Even though the radioactive decay of nuclei is mainly driven by the weak force, interactions between the quarks that make up the protons and neutrons in the nucleus can also affect the process. Calculating these effects with quantum chromodynamics (QCD), the theory describing the strong force interactions between quarks, is, however, mathematically cumbersome at the low energies associated with the nucleus. Instead, calculations are more tractable using an effective QCD theory, in which interactions are between bound quarks (mesons, protons and neutrons). Now, researchers running the muon capture (MuCap) experiment at the Paul Scherrer Institute in Switzerland have confirmed a long-standing prediction of the theory, known as chiral perturbation theory, boosting confidence that it can be used to accurately describe quark interactions in simple nuclei.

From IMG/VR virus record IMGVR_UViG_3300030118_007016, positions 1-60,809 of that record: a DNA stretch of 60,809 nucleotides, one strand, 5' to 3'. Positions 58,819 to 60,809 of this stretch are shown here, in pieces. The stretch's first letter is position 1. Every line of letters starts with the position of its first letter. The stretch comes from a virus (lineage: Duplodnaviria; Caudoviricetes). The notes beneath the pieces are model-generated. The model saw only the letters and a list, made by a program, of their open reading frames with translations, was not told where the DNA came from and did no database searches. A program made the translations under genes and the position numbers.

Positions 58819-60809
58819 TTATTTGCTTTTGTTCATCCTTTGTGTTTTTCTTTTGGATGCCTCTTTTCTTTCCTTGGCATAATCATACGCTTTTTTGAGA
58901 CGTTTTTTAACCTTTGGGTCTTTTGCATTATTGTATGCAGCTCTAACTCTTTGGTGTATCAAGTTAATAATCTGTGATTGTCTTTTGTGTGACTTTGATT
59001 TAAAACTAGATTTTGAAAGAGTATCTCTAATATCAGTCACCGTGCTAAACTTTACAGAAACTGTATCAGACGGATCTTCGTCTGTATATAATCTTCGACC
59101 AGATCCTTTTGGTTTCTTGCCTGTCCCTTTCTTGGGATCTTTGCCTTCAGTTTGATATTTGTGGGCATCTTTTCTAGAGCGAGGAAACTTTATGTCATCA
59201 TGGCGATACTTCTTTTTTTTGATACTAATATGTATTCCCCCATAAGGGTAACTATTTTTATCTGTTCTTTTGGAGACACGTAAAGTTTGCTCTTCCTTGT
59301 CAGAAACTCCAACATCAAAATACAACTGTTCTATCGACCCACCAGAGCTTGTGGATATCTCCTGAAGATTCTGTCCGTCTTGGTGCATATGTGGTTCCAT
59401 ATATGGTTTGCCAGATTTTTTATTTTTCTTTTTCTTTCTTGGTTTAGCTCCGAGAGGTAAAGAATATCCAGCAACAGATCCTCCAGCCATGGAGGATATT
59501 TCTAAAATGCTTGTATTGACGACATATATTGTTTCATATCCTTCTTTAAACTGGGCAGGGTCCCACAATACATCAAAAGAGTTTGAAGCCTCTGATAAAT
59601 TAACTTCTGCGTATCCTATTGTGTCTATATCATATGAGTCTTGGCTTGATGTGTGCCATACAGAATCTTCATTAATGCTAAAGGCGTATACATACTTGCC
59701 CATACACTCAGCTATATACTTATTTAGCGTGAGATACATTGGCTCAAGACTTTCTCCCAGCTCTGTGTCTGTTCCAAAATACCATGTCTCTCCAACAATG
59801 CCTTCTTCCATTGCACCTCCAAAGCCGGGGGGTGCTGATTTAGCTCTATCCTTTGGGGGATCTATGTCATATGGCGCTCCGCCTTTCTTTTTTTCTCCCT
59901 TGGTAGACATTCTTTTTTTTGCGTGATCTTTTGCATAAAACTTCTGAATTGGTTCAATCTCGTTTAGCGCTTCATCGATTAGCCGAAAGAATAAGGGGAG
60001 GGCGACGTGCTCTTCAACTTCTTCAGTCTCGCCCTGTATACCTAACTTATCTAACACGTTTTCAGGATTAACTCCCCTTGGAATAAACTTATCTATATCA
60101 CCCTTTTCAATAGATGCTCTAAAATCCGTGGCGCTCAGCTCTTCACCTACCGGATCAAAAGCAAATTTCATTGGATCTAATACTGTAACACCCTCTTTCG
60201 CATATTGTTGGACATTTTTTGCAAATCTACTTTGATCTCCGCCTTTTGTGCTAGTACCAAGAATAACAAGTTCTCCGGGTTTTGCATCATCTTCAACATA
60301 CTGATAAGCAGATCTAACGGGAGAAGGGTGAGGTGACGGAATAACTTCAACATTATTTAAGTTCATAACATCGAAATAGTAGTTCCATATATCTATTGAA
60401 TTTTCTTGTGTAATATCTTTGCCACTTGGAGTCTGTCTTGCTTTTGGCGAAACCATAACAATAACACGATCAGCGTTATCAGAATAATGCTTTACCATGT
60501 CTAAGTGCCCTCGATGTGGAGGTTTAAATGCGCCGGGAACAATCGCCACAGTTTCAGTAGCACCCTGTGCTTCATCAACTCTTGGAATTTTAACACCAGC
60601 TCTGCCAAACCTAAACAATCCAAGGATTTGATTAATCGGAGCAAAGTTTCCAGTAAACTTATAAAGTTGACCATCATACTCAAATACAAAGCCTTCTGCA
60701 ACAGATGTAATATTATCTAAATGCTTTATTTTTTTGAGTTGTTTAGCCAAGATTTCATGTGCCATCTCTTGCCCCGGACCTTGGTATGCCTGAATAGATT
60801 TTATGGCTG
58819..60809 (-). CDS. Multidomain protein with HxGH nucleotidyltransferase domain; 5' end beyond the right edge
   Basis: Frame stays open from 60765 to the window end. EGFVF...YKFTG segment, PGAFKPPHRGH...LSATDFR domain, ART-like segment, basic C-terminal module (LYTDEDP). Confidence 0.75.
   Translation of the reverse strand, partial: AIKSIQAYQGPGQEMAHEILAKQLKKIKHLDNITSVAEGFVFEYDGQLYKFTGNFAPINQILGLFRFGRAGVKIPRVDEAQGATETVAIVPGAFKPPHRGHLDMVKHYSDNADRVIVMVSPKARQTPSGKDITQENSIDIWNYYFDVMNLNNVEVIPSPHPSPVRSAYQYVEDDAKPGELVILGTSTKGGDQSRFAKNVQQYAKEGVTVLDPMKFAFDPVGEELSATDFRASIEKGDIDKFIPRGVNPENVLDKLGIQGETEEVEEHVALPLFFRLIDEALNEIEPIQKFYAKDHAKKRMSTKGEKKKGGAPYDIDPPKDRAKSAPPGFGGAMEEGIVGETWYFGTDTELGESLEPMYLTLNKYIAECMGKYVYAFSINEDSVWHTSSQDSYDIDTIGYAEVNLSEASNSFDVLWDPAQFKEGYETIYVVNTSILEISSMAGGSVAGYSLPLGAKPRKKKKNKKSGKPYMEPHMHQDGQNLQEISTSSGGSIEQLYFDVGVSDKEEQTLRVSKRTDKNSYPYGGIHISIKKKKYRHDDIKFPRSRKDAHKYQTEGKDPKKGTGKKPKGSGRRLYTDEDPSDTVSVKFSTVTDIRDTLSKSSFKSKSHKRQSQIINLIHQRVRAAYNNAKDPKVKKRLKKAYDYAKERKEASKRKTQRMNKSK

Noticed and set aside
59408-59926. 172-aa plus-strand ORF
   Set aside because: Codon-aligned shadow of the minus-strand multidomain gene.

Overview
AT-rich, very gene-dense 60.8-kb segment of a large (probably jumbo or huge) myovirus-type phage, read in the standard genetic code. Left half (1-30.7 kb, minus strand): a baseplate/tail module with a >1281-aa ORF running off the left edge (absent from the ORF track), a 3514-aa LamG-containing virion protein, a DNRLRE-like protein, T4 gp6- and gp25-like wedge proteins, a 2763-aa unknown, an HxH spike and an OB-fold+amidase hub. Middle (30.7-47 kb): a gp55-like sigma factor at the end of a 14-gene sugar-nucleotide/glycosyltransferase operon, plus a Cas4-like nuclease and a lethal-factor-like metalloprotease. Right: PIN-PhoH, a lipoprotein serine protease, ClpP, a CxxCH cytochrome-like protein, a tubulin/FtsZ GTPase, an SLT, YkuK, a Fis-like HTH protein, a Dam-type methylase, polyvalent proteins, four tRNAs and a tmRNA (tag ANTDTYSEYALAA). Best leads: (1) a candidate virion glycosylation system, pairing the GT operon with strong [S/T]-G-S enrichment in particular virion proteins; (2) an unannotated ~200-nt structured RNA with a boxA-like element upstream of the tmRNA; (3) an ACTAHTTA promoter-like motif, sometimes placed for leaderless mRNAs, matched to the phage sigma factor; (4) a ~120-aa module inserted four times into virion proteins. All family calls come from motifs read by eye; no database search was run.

Muon capture is like a beta-decay process run in reverse: a muon (a particle with the same charge as an electron, but 200 times the mass) interacts with a proton to produce a neutron and a neutrino. Among other factors, a dimensionless quantity called the “pseudoscalar coupling,” determines the rate of the reaction.
Chiral perturbation theory says the coupling factor has a value of , without a lot of wiggle room. But experimental data going back to the 1960s have shown the coupling could be anywhere between and . The MuCap collaboration, which measures the rate of the muon capture process by stopping a beam of muons in a low-density gas of pure hydrogen, has analyzed 30 terabytes of data to extract the pseudoscalar coupling with unprecedented precision. The value of their result, reported in Physical Review Letters, is —in excellent agreement with the theoretical prediction. – Jessica Thomas